Kate Fox’s second collection journeys through the after-effects of Covid-19 and neurodivergent identity in a confident, welcoming manner. One of the opening poems, “13th March” starts
“One committed cougher
half way up the auditorium,
a sniveller in the front row
I couldn’t get moved back
because the theatre said
seat reservations were pre-booked”
The poem ends,
“You, constant as a mantel clock,
keeping track of the interval
and my fatigue,
seeing me as a Swiss watch
full of moving parts.
by whatever entered us,
we have both stepped
out of time.”
Any performer is familiar with audiences which include those who kid themselves their infectious cough or cold causes no harm. The red tape encountered by those who want to be moved away, “reservations were pre-booked”, could be forgiven by pre-lockdown ignorance. England went into lockdown later in March. “The Distance 1.” notes,
“I was always clumsy and elliptical,
unsure of the correct orbits
how close was too close,
how far too far.
I fix instead
on another left glove on a branch
singular as a vernal star.”
Even before social distancing, gauging how close you could stand to someone without encroaching on personal space and making a person uncomfortable was tricky. It’s even tricker when it varies from person to person and there’s a struggle to read social and emotional signals that the distance you settled on was not correct. I’m not sure if the glove is a left-handed glove or simply one thrown up into the tree and left behind when it caught on a branch but it’s image as a “vernal star” gives a hope of spring.
Neurodivergence is picked up again in “Skimming”, which ends,
“I had the knack once,
but needed to be re-taught
or un-learn the urge to throw.
My Mother was not patient
about how clear I needed instructions to be,
how much longer than for other people
it takes me to learn by seeing,
or building up muscle memory.
Now I am quick to disguise
the ways in which I am slow.”
Autism is often undiagnosed in girls because girls tend to be taught to more socially aware and so mask their symptoms more successfully. This can come at a cost though. The poem’s narrator remembers being slow to learn by watching and her mother’s impatience and probable assumption her daughter was stupid rather than accepting her daughter needed to be taught differently but could still learn the skill of skimming stones over water. It’s complemented by the image of skimming over a surface rather than plunging into and examining the depths.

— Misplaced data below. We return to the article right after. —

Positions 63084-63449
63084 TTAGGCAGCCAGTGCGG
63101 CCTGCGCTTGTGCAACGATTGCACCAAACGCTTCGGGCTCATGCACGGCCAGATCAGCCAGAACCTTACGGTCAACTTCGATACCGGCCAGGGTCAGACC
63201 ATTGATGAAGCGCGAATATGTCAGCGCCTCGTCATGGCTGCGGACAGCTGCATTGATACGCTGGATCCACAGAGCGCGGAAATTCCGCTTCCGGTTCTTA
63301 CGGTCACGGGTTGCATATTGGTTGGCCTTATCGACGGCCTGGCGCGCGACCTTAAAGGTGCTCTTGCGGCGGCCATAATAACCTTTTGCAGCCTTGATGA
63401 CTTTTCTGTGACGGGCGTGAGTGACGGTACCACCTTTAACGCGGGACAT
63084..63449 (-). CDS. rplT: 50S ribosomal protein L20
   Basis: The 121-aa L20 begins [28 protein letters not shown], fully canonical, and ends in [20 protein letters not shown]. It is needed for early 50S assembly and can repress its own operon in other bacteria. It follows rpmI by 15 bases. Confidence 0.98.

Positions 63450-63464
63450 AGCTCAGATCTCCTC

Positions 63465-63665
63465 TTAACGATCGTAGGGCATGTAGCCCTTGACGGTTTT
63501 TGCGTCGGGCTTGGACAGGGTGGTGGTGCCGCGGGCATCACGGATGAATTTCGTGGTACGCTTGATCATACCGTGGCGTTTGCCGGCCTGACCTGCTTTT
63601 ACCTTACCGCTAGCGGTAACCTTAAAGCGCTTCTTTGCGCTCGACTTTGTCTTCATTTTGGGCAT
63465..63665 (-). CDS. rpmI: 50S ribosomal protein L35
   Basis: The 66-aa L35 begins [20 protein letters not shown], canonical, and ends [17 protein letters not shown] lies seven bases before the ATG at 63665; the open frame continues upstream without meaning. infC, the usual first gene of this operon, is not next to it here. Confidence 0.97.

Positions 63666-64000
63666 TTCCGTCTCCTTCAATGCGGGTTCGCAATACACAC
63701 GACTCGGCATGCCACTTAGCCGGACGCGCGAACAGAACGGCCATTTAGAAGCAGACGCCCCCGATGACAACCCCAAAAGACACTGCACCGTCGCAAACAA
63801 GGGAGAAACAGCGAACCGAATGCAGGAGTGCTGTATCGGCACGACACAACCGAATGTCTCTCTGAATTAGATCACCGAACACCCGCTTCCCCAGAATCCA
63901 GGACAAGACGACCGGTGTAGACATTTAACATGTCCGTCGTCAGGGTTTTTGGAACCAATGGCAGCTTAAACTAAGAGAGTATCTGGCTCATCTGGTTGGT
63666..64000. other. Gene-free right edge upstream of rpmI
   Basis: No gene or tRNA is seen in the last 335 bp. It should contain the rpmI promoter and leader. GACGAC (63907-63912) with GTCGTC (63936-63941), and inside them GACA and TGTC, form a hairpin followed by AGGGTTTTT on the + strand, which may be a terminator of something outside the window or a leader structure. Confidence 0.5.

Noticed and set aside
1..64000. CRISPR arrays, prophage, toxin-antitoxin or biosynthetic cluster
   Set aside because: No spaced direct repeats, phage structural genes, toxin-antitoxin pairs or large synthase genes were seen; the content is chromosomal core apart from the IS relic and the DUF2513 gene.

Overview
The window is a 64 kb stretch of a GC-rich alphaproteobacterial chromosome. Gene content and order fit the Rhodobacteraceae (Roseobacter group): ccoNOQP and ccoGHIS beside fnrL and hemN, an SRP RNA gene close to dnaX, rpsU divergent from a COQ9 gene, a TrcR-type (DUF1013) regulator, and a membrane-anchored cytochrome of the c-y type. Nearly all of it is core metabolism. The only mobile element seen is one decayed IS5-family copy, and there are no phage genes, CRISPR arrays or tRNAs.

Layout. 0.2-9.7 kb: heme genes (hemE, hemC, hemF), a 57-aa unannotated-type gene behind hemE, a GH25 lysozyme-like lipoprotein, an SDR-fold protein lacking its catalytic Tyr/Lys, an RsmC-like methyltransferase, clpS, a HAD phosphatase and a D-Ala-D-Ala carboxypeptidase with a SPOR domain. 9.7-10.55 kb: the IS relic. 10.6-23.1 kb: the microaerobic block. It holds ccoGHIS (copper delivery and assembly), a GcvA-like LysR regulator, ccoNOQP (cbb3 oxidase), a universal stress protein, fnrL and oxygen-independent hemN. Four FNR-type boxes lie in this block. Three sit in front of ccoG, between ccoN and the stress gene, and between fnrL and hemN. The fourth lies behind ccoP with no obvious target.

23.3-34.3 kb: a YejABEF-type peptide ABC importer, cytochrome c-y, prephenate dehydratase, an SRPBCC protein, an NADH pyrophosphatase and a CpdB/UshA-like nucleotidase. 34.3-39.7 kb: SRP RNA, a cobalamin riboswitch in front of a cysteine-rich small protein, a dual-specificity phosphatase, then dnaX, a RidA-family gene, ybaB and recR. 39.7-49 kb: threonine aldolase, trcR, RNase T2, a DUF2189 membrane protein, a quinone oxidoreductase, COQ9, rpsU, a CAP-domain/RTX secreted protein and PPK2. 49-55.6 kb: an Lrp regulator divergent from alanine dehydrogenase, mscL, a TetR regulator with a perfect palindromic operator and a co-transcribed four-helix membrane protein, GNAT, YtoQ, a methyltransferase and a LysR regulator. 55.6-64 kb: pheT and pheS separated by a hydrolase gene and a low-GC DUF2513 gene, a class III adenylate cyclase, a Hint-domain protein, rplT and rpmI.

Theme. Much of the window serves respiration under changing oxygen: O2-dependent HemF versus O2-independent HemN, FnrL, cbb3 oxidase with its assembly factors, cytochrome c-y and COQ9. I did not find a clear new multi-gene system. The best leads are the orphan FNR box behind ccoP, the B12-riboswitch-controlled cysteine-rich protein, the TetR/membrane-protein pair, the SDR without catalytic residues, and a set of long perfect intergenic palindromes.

There seems to have been a difficult relationship with her mother, in “Things my mother said the last time we met” along with “Your alarm clock was all I kept after you ran away”
“Maybe I gave you too much independence
but it makes you stronger like that song A Boy Named Sue,
you’ve done alright anyway
since we last met was it- sixteen- years ago haven’t you?
The things you said
about your Dad and me going with those men
well, he’s always seen himself as your Dad,
even if finding your birth certificate was a shock,
but you need to move on.
You always did have
a very vivid imagination.”
Johnny Cash’s “A Boy Named Sue” sees the boy set out to kill his father who left when the boy was young only to discover his name wasn’t a joke but intentionally done to make the boy strong and able to defend himself. Here the mother seems to be justifying her parenting method on the basis her daughter turned out OK. There’s also a hint the daughter found out via her birth certificate rather than her parent that the man she thought was her father wasn’t her biological father but stepfather. Her mother is dismissive of any emotional pain caused with a classic gas-lighting statement “You always did have/ a very vivid imagination”, implying the daughter is taking things out of context and proportion.
Neurodivergency is revisited in “Exile” and discovering that customs,
“they are drilled deep into women
so no one will be able to tell
we are not from here. Now, I don’t belong
in our homeland any more
but fail to fit the new country too.
Your reflection of the gap between here and home
makes me feel close to you
and on my own.”
At surface level it suggests that coming home after a long time away leaves you as a stranger in a place that should be familiar. However, here women are taught that what is customary so well that they behaviour in an expected manner even when it is unfamiliar. The ability to mask comes at the cost of wearing a mask to cover a true self and not being able to reveal who one is so feeling at one remove all the time.
“Both of us return again,
through the emergencies,
the snapped windscreen wiper,
the laboured breaths,
the last breaths,
the torn muscle
while beneath us,
sometimes despite us,
love spreads like a satellite signal,
like sea foam,
like spilt coffee on a counter top,
In “The Oscillations” Kate Fox has a collection that explores neurodivergency and how masking differences comes at a cost and the isolation that can result, although there’s also hope in new connections as a world shifts. The pandemic is a backdrop, something battled and overcome with a journey towards renewal. The poems have a focused, conversational tone which belies their careful structure: the apparent casualness relies on sound echoes and partial rhymes. These poems both skim the surface and explore the depths, which path is taken is up to the reader.
Emma Lee’s The Significance of a Dress is available from Arachne Press. The link also has a trailer featuring the title poems and samples of some of the poems from the collection. It is also available as an eBook.